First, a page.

Mission Peak Regional Preserve,
East Bay Regional Park District,
Alameda County

In brief:
This 5.6 mile out and back hike is a steep trek from the edge of a residential neighborhood to the top of the mountain. Hosts a Bay Area Ridge Trail segment.

Distance, category, and difficulty:
This 5.6 mile out and back hike is moderately tough, but manageable, particularly if you visit on a cool day and bring plenty of water. Trailhead elevation is about 400 feet. The park's high point is about 2517 feet; total elevation change for this hike is about 2200 feet. A Bay Area Hiker reader who preferred to remain anonymous describes the route perfectly: "this trail is not for beginners or casual 'neighborhood' walkers. It is somewhat steep and continually demanding."

Exposure:
Almost completely exposed.

Trail traffic:
Moderate.

Trail surfaces:
Dirt fire roads and trails.

Hiking time:
3 hours.

Season:
Muddy in winter, hot in summer, best in spring.

Getting there:
• From Interstate 680 in the Warm Springs District of Alameda County, exit Mission Boulevard (exit 12). Drive northeast on Mission Boulevard to Stanford Avenue, and turn right. Drive about 0.5 mile to the trailhead at the end of the street.
• From Interstate 880 in Alameda County, exit Warren/Mission Boulevard (exit 12). Drive northeast on Mission Boulevard, pass under 680, and turn right on Stanford Avenue. Drive about 0.5 mile to the trailhead at the end of the street. (Note: if you quake in fear at the thought of driving on 880, and are traveling from the peninsula, you can take a slower, prettier, less stressful drive. Drive east across the bay on the Dumbarton Bridge, which becomes Decoto. About 4 miles from the Dumbarton Bridge toll plaza, turn right onto Paseo Padre Parkway. Drive south a few miles, to the junction with Mission Boulevard. Turn left, and make the first right onto Stanford Avenue.)

Get driving or public transit directions from Transit and Trails:
http://transitandtrails.org/trailheads/365

GPS Coordinates* for Trailhead:
Latitude 3730'15.74"N
Longitude
12154'29.98"W
(* based on Google Earth data, shown as degrees, minutes, seconds)

Gas, food, and lodging:
Gas, stores, pay phone, and restaurants back to the southwest on Mission Boulevard. No camping in the park, but Mission Peak is the gateway to the Ohlone Wilderness Trail, a backpacking trek requiring advance reservations.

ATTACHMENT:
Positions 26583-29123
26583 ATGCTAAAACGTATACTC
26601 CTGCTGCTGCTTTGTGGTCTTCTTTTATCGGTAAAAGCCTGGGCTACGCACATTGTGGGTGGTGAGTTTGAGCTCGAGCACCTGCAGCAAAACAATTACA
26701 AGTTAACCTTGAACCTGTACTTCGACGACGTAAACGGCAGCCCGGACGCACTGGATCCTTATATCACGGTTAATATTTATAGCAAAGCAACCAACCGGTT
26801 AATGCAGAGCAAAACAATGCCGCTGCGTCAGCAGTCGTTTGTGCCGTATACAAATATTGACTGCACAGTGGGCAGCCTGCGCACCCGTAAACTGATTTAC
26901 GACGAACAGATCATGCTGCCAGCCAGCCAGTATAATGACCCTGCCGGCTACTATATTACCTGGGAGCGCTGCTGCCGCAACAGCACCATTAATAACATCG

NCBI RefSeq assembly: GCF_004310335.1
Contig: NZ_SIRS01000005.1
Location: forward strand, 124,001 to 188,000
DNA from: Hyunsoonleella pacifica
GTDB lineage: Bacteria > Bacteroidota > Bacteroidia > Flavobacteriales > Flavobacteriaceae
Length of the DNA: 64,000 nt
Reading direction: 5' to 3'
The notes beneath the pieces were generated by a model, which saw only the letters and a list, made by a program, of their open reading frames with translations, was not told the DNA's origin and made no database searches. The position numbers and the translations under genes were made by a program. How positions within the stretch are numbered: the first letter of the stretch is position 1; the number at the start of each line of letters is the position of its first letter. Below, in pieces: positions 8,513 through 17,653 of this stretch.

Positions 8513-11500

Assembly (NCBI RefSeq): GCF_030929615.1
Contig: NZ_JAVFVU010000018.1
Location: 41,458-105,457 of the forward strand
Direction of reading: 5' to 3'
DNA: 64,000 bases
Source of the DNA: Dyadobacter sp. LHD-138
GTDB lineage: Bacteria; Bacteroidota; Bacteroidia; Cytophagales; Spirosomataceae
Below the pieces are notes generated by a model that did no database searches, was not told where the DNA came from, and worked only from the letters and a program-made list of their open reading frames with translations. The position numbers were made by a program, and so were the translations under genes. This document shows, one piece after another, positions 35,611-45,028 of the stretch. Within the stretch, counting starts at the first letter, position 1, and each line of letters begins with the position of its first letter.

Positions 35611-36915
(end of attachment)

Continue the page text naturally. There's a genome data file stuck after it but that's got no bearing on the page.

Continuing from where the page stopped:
Trailhead details:
Lots of parking in a lot at the edge of a residential neighborhood. Respect all no parking signs on the surrounding surface streets, or you may get a ticket. No parking or admission fees. No designated handicapped parking, and preserve trails are not wheelchair accessible. Vault toilet at the edge of the parking lot. No water. Maps available at the information signboard. AC Transit runs several routes along Mission Boulevard, and from there it's a quick and fairly flat walk to the trailhead: visit the Transit Info website for details.

Rules
:
Most trails are multi-use. A few are open to hikers and horses only (and of course, cows). Dogs are permitted. Park is open from 5 a.m. to 10 p.m., unless otherwise posted.

The Official Story
:
EBRPD's Mission Peak page.
EBRPD headquarters 510-562-PARK

Map/book choices:
This hike is described and mapped in 60 Hikes within 60 Miles: San Francisco, by Jane Huber (yup, that's me, the creator of this website). Order this book from Amazon.com
Map from EBRPD
Afoot and Afield: San Francisco Bay Area, by David Weintraub (order this book from Amazon.com) has a great map and descriptions of a Carquinez Strait hike.
• David Weintraub's East Bay Trails has a good map and descriptions of this hike (order this book from Amazon.com).
The Bay Area Ridge Trail, by Jean Rusmore (order this book from Amazon.com) has a simple map and descriptions of the Mission Peak segment of the Ridge Trail.


Mission Peak in a nutshell -- a printable, text-only guide to the featured hike.

View photos from this hike.




Go to Bay Area Hiker Home page

I've always thought that climbing a bay area peak is somehow more palatable when I can see the summit from the trailhead, and throughout the hike. Parking lot When I have a mountain in my sights, it can't get away from me, and throw an unexpected sharp grade at me when I'm not looking. And then there's the visual inspiration to hold my attention as I'm slogging my way uphill toward the goal. Motivation is a key element when you prepare to climb Mission Peak the first time (and perhaps after that as well). The trails climb about 2000 feet from the trailhead, in less than 3 miles. Fit hikers should have not problem with this 6 mile hike, and beginners in reasonable shape may find the ascent tough, but manageable, with proper pacing and plenty of water.
      Hikes at Mission Peaks are best taken on cool days. There is virtually no shade on the ascending fire road and trail. No escaping chilly winds either, so bring a windbreaker or jacket along.Hidden Valley Trail
      Although the park is grazed by cows (some of whom are particularly aggressive), the lush green hills bring wildflower lovers to Mission Peak in spring. The cows create muddy trails during wet months, and lumpy paths later when things dry out a bit. There is so much cow traffic that in late winter I found Horse Heaven Trail to be a difficult to navigate sloppy mess where I nearly expired in a quicksand-like mud trap probably rigged by the cows (more on that later). This is one park where it may be better to stick to the fire roads.
     The out-and-back hike to the summit is the preserve's most popular route. Hikers looking for a longer excursion can continue from the summit on the Bay Area Ridge Trail all the way past Monument Peak to Ed Levin County Park. The 14 mile out-and-back trek pales in comparison to the 28-mile Ohlone Wilderness Trail, which departs from Mission Peak. This hiking and equestrian trail (which requires a permit) travels through Sunol Regional Wilderness and ends up near Lake Del Valle. One of park's feisty cows on Hidden Valley TrailMission Peak's proximity to Fremont makes it possible get off a bus a few blocks from the park, and then backpack on the Ohlone Wilderness Trail for three days without worrying about your car (of course, you'll have to arrange a ride home).